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Q&A #315

Teachers' Lounge Discussion: Value of two-column proofs

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From: Rick Norwood <norwoodr@etsu.edu>
To: Teacher2Teacher Public Discussion
Date: 2002031808:32:18
Subject: Two-column proofs

The value of a two-column proof is that it forces the student to give
a reason for each statement.  Two-column proofs are one very good way
of introducing students to the idea of proof.  Of course, Euclid did
not use two-column proofs, and I am sure when the NCTM standards say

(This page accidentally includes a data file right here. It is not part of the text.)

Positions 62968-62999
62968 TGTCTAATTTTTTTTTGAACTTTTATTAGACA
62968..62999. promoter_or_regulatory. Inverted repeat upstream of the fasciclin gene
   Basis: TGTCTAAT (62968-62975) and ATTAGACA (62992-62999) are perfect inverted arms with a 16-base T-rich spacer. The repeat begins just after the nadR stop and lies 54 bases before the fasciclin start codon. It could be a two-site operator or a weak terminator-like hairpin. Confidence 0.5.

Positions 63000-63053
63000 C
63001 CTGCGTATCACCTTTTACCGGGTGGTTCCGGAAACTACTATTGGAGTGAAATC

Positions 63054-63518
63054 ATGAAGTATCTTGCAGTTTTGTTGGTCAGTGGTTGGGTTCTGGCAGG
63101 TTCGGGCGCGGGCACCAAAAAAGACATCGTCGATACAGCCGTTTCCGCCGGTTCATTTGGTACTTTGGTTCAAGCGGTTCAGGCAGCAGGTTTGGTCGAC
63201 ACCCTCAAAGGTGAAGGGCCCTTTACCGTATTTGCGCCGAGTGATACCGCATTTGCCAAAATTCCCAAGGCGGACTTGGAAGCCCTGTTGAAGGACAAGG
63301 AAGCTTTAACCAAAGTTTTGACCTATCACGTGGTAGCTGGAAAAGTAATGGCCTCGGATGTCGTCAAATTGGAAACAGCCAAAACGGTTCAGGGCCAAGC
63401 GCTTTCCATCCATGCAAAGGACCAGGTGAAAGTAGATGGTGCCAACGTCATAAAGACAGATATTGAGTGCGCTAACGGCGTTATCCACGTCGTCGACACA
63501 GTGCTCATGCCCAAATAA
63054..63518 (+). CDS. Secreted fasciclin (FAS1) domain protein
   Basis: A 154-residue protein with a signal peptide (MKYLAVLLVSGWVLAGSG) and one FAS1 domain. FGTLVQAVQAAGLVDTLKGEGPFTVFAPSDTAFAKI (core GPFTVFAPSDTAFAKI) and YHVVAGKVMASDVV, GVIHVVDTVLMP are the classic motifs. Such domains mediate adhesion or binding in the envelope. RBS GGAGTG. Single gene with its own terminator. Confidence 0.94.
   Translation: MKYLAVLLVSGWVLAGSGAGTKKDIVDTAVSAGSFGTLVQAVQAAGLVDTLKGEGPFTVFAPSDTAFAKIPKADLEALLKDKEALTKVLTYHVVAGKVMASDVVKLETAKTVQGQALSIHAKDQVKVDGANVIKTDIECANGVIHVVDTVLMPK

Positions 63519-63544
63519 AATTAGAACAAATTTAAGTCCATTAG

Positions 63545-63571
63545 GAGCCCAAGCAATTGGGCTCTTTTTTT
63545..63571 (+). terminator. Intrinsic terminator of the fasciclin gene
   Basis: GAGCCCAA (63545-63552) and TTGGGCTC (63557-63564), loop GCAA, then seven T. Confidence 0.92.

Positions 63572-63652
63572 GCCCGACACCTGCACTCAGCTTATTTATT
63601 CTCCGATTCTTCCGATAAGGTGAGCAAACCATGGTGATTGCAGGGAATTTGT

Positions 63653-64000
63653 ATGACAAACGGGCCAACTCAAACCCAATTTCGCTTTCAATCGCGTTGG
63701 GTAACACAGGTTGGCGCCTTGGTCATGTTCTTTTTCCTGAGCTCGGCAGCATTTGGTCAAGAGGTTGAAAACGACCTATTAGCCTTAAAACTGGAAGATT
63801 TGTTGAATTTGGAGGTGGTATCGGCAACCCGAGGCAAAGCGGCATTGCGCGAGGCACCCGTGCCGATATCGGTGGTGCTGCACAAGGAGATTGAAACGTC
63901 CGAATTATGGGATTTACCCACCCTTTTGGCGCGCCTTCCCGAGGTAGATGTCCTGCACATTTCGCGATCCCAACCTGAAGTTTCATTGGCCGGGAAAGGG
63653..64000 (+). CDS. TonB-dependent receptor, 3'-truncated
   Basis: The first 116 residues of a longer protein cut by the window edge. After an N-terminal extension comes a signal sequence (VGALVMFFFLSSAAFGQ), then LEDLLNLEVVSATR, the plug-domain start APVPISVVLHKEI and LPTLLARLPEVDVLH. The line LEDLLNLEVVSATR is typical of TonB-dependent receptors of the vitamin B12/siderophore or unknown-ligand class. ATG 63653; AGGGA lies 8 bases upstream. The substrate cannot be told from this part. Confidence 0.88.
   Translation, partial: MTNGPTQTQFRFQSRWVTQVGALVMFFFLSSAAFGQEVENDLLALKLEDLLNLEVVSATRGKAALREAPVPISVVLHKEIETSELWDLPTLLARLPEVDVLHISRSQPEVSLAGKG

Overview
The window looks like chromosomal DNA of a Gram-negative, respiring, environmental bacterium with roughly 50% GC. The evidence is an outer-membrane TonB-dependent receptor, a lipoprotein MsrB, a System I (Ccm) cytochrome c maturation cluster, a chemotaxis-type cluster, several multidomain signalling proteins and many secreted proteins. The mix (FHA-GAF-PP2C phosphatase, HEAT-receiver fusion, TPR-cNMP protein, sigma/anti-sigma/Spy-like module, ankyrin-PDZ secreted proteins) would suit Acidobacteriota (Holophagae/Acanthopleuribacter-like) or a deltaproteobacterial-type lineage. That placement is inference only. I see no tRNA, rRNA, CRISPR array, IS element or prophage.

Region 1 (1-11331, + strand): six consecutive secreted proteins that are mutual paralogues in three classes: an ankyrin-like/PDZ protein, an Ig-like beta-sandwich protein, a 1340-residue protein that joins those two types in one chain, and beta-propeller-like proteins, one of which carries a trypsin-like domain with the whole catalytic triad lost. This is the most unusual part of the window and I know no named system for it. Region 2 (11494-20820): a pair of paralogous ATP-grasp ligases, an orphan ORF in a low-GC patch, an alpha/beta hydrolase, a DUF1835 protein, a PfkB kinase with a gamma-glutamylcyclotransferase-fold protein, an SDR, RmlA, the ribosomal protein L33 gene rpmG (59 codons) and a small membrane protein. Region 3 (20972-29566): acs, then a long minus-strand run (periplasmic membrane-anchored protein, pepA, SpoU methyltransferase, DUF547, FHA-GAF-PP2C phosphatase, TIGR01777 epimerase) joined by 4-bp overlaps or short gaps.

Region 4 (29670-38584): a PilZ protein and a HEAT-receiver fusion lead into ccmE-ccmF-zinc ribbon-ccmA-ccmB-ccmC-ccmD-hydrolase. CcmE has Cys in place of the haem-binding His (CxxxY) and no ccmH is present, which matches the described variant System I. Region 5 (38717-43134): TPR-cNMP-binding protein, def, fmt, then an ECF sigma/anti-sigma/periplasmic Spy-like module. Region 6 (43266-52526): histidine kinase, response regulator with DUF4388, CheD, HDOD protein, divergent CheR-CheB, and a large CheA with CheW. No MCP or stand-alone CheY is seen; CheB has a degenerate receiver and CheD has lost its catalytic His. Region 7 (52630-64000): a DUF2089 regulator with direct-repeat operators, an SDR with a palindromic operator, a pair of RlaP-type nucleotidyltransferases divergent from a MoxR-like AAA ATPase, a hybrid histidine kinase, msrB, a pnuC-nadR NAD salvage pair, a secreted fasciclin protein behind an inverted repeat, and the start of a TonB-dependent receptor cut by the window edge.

"less emphasis" they do not mean "abandon entirely" but rather they
are recommening the use of two-column proofs to get students started,
followed by the introduction of flow chart proofs, paragraph proofs,
and other kinds of proofs.  

There have been a number of excellent comments in this thread, and I
would like to second two of them.  First, quality is more important
than quantity.  We need to move away from "a mile wide, an inch deep".
Second, there are many right ways to do anything.  A teacher who
insists that every child do things in only one way is probably
insecure about recognizing whether another way is logical or not.

I have been teaching college classes directly from Euclid, with every
student presenting proofs at the blackboard.  I encourage students to
improve on Euclid's proofs, which they can often do.  In about six
weeks, we can work through book one of The Elements, and it is both a
valuable learning experience and a lot of fun.

	

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